Marijuana is still a controlled substance under federal law. Regardless of what the state law says, growing ganja is a crime. And homeowners who know their property is being used for illegal drug cultivation are subject to having their property seized by the federal government under civil forfeitures statutes. The government doesn’t even have to file a charge or obtain a criminal conviction. They just have to show probable cause of the property’s (home’s) involvement in the “crime.”
The only defense to property seizure is that the homeowner had no knowledge of the use.
So, as a landlord, are you going to put in writing – say, a legally binding lease agreement – that your tenant can grow marijuana on your property??? Even an oral agreement would defeat the ignorance defense. Given the risks, any landlord would be certifiable to put consent in writing and well-advised not to give oral consent, either.
Now, you say, those federal seizure laws are aimed at large-scale grow houses, not 5x5 plots of pot. And, you might add, the Obama Administration has vowed to respect California’s medical marijuana laws, so isn’t there little risk that the feds are going to come after individual homeowners for a tenants personal use garden, legal under state law?
Actually the Dept. of Justice directive under Attorney General Eric Holder says that prosecuting medical marijuana is not a priority but that prosecuting non-medical use remains a priority. And, anyway, that policy might change when President Sarah Palin appoints Christine O’Donnell as the next attorney general.
Large corporate landlords could be looking at thousands of plants being grown on their complexes. Suddenly, the benign-sounding phrase “consent of the property owner” becomes untenable.
Tenants, I don’t think you’re going to get your landlords to consent to your personal pot gardens under the new state law. That means tenants will grow gardens without consent, just as they do now. I doubt that police forces will be interested in prosecuting growers within the 5x5 limit regardless of whether it’s legal or not, but the issue for tenants will become this: When the landlord finds out, can she evict you for illegal use of the premises? Can a lease forbid you from growing your personal stash?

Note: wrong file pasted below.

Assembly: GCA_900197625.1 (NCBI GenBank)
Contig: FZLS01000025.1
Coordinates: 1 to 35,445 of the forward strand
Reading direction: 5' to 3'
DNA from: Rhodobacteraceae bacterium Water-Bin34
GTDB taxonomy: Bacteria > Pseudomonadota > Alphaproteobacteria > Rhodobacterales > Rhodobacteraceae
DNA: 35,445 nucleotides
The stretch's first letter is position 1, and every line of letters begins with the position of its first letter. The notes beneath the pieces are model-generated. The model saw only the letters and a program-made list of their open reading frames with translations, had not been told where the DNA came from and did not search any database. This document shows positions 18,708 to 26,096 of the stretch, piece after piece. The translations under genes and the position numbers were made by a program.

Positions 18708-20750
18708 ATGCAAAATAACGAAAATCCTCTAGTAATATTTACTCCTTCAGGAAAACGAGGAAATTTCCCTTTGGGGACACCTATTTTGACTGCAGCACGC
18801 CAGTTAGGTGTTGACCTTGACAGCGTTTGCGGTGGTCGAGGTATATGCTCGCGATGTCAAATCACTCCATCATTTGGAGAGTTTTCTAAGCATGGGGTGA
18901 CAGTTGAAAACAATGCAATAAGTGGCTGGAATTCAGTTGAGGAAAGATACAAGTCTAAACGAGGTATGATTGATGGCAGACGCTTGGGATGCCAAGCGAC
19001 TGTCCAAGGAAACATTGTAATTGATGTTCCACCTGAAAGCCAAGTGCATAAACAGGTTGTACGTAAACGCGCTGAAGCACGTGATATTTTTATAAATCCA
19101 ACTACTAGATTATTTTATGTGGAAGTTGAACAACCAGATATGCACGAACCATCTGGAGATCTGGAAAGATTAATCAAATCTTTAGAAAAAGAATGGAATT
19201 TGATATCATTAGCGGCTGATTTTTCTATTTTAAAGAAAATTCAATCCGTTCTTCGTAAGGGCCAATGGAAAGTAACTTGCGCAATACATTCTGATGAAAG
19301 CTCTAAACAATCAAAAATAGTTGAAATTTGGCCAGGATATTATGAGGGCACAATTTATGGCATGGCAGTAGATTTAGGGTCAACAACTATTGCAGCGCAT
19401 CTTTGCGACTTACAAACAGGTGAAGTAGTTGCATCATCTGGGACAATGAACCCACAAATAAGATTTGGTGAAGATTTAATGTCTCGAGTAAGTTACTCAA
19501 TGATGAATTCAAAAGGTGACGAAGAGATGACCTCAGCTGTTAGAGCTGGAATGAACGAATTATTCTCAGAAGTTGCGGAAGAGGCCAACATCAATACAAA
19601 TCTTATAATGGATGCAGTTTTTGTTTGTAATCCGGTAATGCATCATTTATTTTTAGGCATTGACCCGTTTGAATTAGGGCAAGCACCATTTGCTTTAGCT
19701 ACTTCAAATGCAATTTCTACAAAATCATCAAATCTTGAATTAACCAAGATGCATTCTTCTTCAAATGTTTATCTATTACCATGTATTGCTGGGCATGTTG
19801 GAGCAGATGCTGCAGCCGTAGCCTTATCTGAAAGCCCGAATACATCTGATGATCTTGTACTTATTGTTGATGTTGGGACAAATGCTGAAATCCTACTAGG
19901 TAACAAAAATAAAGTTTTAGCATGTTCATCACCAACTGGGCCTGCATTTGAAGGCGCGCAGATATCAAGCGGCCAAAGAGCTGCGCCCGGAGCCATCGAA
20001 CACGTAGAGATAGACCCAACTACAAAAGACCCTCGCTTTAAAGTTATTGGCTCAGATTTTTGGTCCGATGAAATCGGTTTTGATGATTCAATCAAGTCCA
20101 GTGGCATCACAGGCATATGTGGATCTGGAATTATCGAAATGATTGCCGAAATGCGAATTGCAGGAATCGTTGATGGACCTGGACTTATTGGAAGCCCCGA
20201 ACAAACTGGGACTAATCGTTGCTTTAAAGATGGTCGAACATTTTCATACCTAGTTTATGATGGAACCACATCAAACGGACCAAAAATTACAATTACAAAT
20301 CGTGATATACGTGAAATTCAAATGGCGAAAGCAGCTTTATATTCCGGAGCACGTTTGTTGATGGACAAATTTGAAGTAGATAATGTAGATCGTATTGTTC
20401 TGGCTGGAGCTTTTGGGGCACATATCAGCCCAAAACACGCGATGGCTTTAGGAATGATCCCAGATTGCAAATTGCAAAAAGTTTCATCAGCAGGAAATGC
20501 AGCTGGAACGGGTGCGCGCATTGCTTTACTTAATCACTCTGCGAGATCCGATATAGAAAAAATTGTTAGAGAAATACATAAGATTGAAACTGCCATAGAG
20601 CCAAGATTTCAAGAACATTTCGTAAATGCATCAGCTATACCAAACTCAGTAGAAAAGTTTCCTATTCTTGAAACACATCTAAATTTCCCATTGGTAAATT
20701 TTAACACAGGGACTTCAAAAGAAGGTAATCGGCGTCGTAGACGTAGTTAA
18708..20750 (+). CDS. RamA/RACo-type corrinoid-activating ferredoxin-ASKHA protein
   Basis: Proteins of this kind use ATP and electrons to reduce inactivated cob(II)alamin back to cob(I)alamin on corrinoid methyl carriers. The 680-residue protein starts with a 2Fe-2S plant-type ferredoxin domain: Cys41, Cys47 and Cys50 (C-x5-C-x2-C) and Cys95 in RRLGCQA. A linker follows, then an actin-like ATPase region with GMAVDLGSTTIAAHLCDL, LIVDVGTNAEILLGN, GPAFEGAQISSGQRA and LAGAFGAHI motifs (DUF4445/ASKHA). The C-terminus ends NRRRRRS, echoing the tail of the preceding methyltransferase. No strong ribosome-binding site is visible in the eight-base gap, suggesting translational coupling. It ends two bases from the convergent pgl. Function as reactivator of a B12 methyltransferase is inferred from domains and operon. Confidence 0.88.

Under current law, it’s pretty clear that growing marijuana on the landlord’s property would subject a tenant to eviction on the grounds that they are creating a nuisance. Would the fact that the growth is approved by state law forbid eviction in a state court? Nope. I think you’d have to have a clause in a lease – or a least a signed letter from the landlord -- that permitted the personal-use garden in order to combat the nuisance eviction.
Under the terms of Prop. 19, consent of the landlord can be required. Thus, it seems clear that leases can specifically refuse to allow pot gardens.
Finally, it is OK that the law treats tenants and homeowners differently? Since a “leasehold” gives the tenant exclusive control of the premises and since the personal use garden is a legal activity under state law, why should landlords be given the right to infringe on that right? Since a lease is a contract the parties can waive many legal rights – the right to smoke, for instance. Only a few rights – the right to habitable conditions, say – cannot be contracted away.
The right to pot is not a particularly compelling one, indeed under federal law, it’s not right at all, so tenants will find themselves signing away that right, unless they can find a landlord who agrees to let them keep their pot rights. Good luck with that.
Richard Koman is an attorney who lives in Forestville. His practice includes landlord-tenant law, personal bankruptcy and civil litigation. Contact him at (707) 544-5354 or www.richardkoman.com